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Sunday, May 26, 2024

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A Local Carver Weaves County History with Art

Hand in Dennis Township guiding friends duck hunting and paddling back to decoy spread. 

By Camille Sailer

GOSHEN – “I want to be remembered as a historian. That’s what I’d like as the first line on my tombstone; to be considered as a chronicler of my people,” shares Jamie Hand.
Hand has a near-legendary passion for keeping alive the spirit of old Cape May County. As he talks, he stands ankle-deep in white cedar shavings on the floor of his workshop in rural Goshen. 
Rescue cats–his favorite animal–patrol the tranquil 50 acres of the farm along with other members of the animal world, from hand-fed deer to geese. He watches over it all each day. 
Carved ducks​ lie all around, looking like they could take flight from their shelves. They are made from iconic and aromatic native wood​ and​ are headed to collections and destinations both locally and around the world.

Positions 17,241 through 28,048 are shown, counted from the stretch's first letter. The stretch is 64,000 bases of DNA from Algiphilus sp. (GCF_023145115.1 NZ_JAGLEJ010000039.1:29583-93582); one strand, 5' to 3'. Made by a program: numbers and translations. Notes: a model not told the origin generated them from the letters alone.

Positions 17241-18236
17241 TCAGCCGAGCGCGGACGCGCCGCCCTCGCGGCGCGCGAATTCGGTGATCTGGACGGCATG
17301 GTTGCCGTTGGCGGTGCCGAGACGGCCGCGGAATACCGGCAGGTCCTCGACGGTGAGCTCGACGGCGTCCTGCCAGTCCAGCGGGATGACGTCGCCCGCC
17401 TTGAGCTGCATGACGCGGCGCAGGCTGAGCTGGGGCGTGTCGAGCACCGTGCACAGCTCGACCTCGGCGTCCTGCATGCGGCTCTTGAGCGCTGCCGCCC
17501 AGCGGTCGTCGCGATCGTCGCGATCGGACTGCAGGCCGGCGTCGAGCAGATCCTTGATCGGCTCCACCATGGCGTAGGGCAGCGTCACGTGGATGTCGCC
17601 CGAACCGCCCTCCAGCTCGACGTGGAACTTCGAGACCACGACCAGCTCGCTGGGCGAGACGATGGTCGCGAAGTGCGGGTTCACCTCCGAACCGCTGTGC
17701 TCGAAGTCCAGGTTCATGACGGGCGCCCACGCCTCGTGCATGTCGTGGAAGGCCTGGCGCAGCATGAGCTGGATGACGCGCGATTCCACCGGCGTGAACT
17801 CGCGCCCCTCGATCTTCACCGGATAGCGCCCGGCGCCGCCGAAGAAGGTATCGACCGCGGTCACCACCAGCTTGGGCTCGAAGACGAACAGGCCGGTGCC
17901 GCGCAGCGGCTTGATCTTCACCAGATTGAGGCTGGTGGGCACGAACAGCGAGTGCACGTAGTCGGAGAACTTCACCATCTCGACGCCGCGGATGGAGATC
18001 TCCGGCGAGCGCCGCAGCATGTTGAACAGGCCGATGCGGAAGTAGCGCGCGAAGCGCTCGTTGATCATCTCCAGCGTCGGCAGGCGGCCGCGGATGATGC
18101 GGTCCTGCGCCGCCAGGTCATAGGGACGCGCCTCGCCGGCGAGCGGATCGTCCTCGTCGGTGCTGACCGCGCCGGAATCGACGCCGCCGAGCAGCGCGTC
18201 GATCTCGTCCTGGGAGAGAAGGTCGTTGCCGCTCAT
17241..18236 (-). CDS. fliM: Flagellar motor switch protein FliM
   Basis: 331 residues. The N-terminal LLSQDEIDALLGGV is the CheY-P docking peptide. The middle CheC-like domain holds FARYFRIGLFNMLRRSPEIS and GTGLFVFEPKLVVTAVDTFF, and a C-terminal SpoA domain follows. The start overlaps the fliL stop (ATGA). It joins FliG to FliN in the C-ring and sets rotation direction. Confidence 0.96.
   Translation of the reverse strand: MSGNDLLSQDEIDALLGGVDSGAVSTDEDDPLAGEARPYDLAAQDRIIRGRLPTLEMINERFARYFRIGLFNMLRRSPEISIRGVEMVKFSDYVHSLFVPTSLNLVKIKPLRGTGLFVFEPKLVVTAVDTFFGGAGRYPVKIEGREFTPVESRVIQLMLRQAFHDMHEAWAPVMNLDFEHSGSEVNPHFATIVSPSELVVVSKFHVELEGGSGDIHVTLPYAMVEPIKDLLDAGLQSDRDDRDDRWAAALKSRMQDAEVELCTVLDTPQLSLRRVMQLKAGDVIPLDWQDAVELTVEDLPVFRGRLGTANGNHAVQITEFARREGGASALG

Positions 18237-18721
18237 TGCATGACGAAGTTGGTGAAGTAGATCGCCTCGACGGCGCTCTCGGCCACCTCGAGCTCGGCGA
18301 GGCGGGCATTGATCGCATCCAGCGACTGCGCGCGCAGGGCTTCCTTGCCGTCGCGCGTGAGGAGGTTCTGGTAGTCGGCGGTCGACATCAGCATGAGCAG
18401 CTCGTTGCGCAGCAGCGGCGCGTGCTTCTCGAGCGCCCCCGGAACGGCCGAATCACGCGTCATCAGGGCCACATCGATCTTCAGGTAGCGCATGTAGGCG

One would think that Hand, who is officially James Perry Hand or J. P. Hand as he is formally known, spends most of his time whittling, planing, sanding, painting, and wresting just-like-nature fowl from blocks of cedar. It’s true that Hand has made a living, and a worldwide reputation, from this truly American folk art. 
But his true heart lies at the intersection of his role as guardian of Cape May County’s roots and the waterbirds he knows so well. Hand tells the story of his forbearers.
The sons of John and Alice Hand came to Cape May, when that term designated the entire county and not just the city. They arrived ​in circuitous fashion ​from Kent County​,​ England. 
“I term ​Lynn, Massachusetts the ‘English Ellis Island’ because thousands came from southeast England to ​Lynn during that era. Landing ​there in the mid-17th century​, the first Hands here had ‘yeoman’ status, as usually prosperous farmers, who owned their own land,” he explains. “By the 1640s, making their way to Long Island, New York,​ ​they ultimately came to our area when the Hand surname accounted for 11 out of the 70 founding families in Cape May County.”